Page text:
dudler Avatar
dudler Plus
20 2.1k 2048 England
22 Feb 2021 12:15PM
Andy - there's an increasing divergence between social photographers, who want a record, and benefit from maximum automation, and people who want to put a mark on the picture to single it out as their own. For the latter, old tech is never too old!

Kath - I agree (mostly), and I love the way that my children leave a trace of their lives on the web, sharing with all their friends and family at once, not after the event with fifteen envelopes of enprints! And it is the end result that counts.

But the tech doesn't make us experts - if you contrast the lousy image at the top with this self-portrait from four years ago, I hope you'll agree that there is still something going for knowing how to focus a completely manual lens. There's no substitute for the precision that a real camera offers!

James - while I haven't looked in enormous detail, those images suggest that what you want to shoot falls within the parameters of 'suitable for a wide lens and in decent light', which is great. Some time, I must give a current-generation compact camera a go: my experience has been disappointing, but it's several years since I really tried...
cooky Avatar
cooky Plus
19 7 11 United Kingdom
22 Feb 2021 12:43PM
Hi again. Just to clarify as I may have missed the point - age thing! Think we are agreeing, in essence! We may have the tools but it is knowing how to use them properly and having that 'eye for an image' that makes the difference.

Given that your image is 4 years ago and taken with a lovely lens and you're looking down, not at the daft 'selfie' angle all us over 60s use...I would have to agree! I am factoring in depreciation for wear and tear!

Then again I did say...
"Anybody can wield a big hammer but as an engineer will tell you, it's knowing where to hit the sweet spot that matters!"

You were and are the 'human element'!

Love a Monday discussion!

Thanks
KathWink

James124 Avatar
James124 Plus
8 82 59 Portugal
22 Feb 2021 3:08PM
James - while I haven't looked in enormous detail, those images suggest that what you want to shoot falls within the parameters of 'suitable for a wide lens and in decent light', which is great. Some time, I must give a current-generation compact camera a go: my experience has been disappointing, but it's several years since I really tried...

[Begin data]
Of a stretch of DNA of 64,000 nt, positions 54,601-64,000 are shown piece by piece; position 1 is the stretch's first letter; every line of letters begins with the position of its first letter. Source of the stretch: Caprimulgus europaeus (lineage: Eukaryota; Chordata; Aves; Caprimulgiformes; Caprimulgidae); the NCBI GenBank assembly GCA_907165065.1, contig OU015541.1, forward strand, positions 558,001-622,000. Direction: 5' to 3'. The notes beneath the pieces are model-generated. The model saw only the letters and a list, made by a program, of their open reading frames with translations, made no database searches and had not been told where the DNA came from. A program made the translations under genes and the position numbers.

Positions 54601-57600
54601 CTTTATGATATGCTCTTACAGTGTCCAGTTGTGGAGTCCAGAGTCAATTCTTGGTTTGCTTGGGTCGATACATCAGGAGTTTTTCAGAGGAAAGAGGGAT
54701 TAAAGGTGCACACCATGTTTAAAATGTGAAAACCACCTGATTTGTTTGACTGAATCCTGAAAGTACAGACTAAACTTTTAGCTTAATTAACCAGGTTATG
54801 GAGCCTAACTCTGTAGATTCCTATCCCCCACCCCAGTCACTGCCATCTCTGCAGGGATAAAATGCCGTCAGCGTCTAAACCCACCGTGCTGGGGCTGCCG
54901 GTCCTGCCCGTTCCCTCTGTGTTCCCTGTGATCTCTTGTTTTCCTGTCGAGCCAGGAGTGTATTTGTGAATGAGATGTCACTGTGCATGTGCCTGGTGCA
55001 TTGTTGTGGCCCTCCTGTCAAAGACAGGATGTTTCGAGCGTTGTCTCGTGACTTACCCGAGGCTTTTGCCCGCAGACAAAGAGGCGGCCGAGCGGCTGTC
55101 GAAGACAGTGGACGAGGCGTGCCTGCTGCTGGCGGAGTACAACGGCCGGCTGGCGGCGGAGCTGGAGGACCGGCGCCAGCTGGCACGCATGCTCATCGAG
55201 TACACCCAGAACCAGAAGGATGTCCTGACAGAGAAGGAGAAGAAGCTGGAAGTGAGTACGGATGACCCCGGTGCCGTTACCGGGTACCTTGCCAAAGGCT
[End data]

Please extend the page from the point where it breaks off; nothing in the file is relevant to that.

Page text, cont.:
Agreed , but I was never afraid to take shots in the rain or non-ideal conditions, never afraid to try the "impossible" even if it means a lot of post processing. I'm often surprised at what a smartphone can do, or what can be pulled out of the original image. It's certainly worth giving the latest generation smartphones a try, but they cost more than my G5X did!.
James
dudler Avatar
dudler Plus
20 2.1k 2048 England
23 Feb 2021 7:36AM
Kath - yes indeed, we're agreeing!

James - I was horrified that my iPhone cost over £400: that's money to buy a decent lens. I won't be going further upmarket as long as I can carry a proper camera everywhere (and yes, I really do that). As to the latest generation of compacts, 'a try' is likely all it will be: several successive purchases have proved more trouble than asset. It was almost a relief in 2006 when a £100 Fuji bridge camera was stolen on holiday...
Jestertheclown Avatar
Jestertheclown 14 8.8k 255 England
23 Feb 2021 10:46PM

Quote:I can carry a proper camera everywhere (and yes, I really do that).


Same here.
In fact, I've been doing so for much of my life.
Those that know me accept it as normal. Everyone else thinks I'm mad . . .
cooky Avatar
cooky Plus
19 7 11 United Kingdom
23 Feb 2021 11:59PM
Don't worry, we don't! Think you're mad that is...
dudler Avatar
dudler Plus
20 2.1k 2048 England
24 Feb 2021 7:21AM
There are some very weird people around, of course...
pink Avatar
pink Plus
20 7.4k 11 England
25 Feb 2021 7:55AM
I, like many use my phone to take images when I don't have a 'proper' camera with me, as photography is my main hobby I enjoy the experience of crafting an image in camera, phones don't offer that experience for me. I find using my DSLR an immersive experience, one that I enjoy doing very much, the end result is not always what I wanted but I keep on trying anyway.